Schizolobium parahyba

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Schizolobium parahyba
Schizolobium parahybum.jpg
Scientific classification
Kingdom: Plantae
(unranked): Angiosperms
(unranked): Eudicots
(unranked): Rosids
Order: Fabales
Family: Fabaceae
Subfamily: Caesalpinioideae
Genus: Schizolobium
Species: S. parahyba
Binomial name
Schizolobium parahyba
(Vell.) S.F.Blake

Schizolobium parahyba, the Brazilian firetree, or Brazilian fern tree, is a tree species from tropical America, notable for its fast growth (up to 3 meters per year).[1] According to Francis Hallé, this tree may even reach 30 meters high in only five years, which would make it one of the fastest growing trees ever (an average growth of 6 meters per year).[2]

The tree is locally known by many names, including guapuruvu, guapiruvu, bacurubu, ficheira ("token tree"), faveira ("fava tree"), pau-de-vintém ("penny-wood"), pau-de-tamanco ("clog-wood"), umbela, and parica. It was first described by J. M. C. Vellozo in 1825 under the name Cassia parahyba. The species name likely refers to the Paraíba River in Southeast Brazil.

Description[edit]

The mature tree typically has a straight trunk, up to 40 meters tall and 80 cm wide, that branches out only near the top. The bark is smooth and gray-green except by the scars left by fallen leaves. The leaves are bipinnate, a metre or more in length, with a green stem and 30–50 opposite pinnae, each with 40–60 leaflets 2–3 cm long; they are clustered near the end of the branches, and fall off completely in the dry season.[3] Young individuals, often unbranched and with leaves over 2 meters long, may be mistaken for ferns or palms.

The numerous bright yellow nectar-producing flowers, about 3.5 cm in diameter, bloom from October through December in the Southern Hemisphere, after the leaves have fallen off. In Southeast Brazil they are visited chiefly by bees Centris labrosa, Centris varia, Xylocopa frontalis and Megachille species.[1] The fruits ripen between April and June. Each fruits is a tadpole-like pod about 10 cm long, containing a single oval seed, smooth and brown.[3]

Diffusion[edit]

Trunk of a young tree showing leaf-stalk scars.

The native range spans from Central America to southern Brazil. It is sun-loving and prefers open and semi-open areas; it is quite rare in densely forested areas.[3]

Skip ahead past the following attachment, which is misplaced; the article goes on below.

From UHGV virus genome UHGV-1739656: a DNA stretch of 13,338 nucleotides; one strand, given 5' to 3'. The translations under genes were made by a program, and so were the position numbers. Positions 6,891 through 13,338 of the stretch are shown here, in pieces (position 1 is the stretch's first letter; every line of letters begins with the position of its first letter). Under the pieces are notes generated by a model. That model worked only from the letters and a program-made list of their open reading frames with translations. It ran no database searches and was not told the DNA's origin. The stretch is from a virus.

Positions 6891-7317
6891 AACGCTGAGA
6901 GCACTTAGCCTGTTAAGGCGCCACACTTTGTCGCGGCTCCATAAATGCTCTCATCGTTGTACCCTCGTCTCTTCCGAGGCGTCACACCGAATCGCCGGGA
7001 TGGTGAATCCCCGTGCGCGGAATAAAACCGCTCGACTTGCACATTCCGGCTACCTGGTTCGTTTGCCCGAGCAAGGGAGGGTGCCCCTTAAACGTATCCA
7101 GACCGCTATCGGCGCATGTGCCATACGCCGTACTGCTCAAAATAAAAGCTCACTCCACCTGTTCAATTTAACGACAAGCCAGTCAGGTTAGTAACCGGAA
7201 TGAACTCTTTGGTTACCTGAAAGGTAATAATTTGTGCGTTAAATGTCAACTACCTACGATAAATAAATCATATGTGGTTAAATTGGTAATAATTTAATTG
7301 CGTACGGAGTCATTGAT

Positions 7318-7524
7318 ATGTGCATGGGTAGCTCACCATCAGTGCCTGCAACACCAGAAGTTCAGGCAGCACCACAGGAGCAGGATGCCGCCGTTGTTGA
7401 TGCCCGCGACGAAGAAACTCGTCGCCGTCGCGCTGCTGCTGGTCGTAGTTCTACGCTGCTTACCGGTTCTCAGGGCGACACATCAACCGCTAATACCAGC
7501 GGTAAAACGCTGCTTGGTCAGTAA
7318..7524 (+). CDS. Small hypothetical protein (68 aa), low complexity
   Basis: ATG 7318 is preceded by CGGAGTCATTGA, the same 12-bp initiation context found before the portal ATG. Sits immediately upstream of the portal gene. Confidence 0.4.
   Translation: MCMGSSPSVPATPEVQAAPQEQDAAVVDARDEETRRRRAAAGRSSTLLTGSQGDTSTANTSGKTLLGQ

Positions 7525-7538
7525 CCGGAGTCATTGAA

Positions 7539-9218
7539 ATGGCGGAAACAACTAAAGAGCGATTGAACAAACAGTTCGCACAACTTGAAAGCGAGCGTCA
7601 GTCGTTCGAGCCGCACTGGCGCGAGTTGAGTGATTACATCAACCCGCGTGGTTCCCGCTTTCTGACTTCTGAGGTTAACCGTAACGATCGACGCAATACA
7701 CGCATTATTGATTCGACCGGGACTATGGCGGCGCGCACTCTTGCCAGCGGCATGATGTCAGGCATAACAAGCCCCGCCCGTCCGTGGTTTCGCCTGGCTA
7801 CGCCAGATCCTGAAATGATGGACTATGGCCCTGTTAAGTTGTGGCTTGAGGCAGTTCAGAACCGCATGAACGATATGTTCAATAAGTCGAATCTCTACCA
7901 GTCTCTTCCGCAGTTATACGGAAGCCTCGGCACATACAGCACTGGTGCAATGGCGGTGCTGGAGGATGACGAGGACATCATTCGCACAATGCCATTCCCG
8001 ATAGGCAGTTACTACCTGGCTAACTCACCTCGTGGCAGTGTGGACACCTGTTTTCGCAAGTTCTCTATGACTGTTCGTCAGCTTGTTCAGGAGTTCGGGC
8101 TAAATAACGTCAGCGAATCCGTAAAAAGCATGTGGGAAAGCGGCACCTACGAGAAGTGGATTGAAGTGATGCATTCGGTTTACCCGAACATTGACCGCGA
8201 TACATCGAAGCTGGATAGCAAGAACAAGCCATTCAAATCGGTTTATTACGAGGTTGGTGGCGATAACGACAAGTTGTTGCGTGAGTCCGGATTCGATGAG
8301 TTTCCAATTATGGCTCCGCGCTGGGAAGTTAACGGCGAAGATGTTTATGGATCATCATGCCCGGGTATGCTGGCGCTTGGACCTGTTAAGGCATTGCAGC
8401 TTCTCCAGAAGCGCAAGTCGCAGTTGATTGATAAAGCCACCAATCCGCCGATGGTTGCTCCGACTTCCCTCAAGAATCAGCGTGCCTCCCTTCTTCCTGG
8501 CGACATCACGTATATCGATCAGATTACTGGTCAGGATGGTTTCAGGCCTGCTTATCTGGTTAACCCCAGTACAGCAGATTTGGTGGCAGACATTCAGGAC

Uses[edit]

Necklaces made from yvapuruvu seeds in Tobati (Paraguay).

The wood is odorless, straw-colored, soft and light (density 0.32 to 0.39 g/cm3, increasing with age). Formerly used for dugout canoes, it is now used for toys, boxes, shoe heels, the inner layers of laminated wood, and paper.[3][4] It is easily cultivated, yielding 600 m3 of wood per hectare after 10 years.[4]

The leaves contain water-soluble substances that act as antidotes to the bites of Bothrops snakes.[5]

The seeds are used traditionally as beads and buttons.[6]

References[edit]

  1. ^ a b I. Sazima, Mardiore Pinheiro and Marlies Sazima (2009), "A presumed case of functional convergence between the flowers of Schizolobium parahyba (Fabaceae) and species of Malpighiaceae". Plant Systematics and Evolution volume 281, issue 1-4, pages 247-250 doi:10.1007/s00606-009-0193-5
  2. ^ Hallé, Francis (2005). Plaidoyer pour l'arbre, p. 57 (Actes Sud)
  3. ^ a b c d Lorenzi, Harri (1992). "Árvores brasileiras: Manual de identificação e cultivo de plantas arbóreas nativa do Brasil." Editora Plantarum. 368 pages.
  4. ^ a b Geraldo Bortoletto and Ugo Leandro Belini (2003), "Produção de lâminas e manufatura de compensados a partir da madeira de guapuruvu (Schizolobium parayba Blake) proveniente de um plantio misto de espécies nativas", Cerne volume 9, issue 1, pages 16–28.
  5. ^ Luis Henrique F Vale, Mirian M Mendes, Renata S Fernandes, Tássia R Costa, Lorane I S Hage-Melim, Maicon A Sousa, Amélia Hamaguchi, Maria I Homsi-Brandeburgo, Suzelei C França, Carlos H T P Silva, Paulo S Pereira, Andreimar M Soares, Veridiana M Rodrigues (2011) "Protective Effect of Schizolobium Parahyba Flavonoids Against Snake Venoms and Isolated Toxins." Current Topics on Medicinal Chemistry, PMID 21682680
  6. ^ Ruth J. Smith (2005), "Botanical Beads of the World" Accessed on 2012-03-07.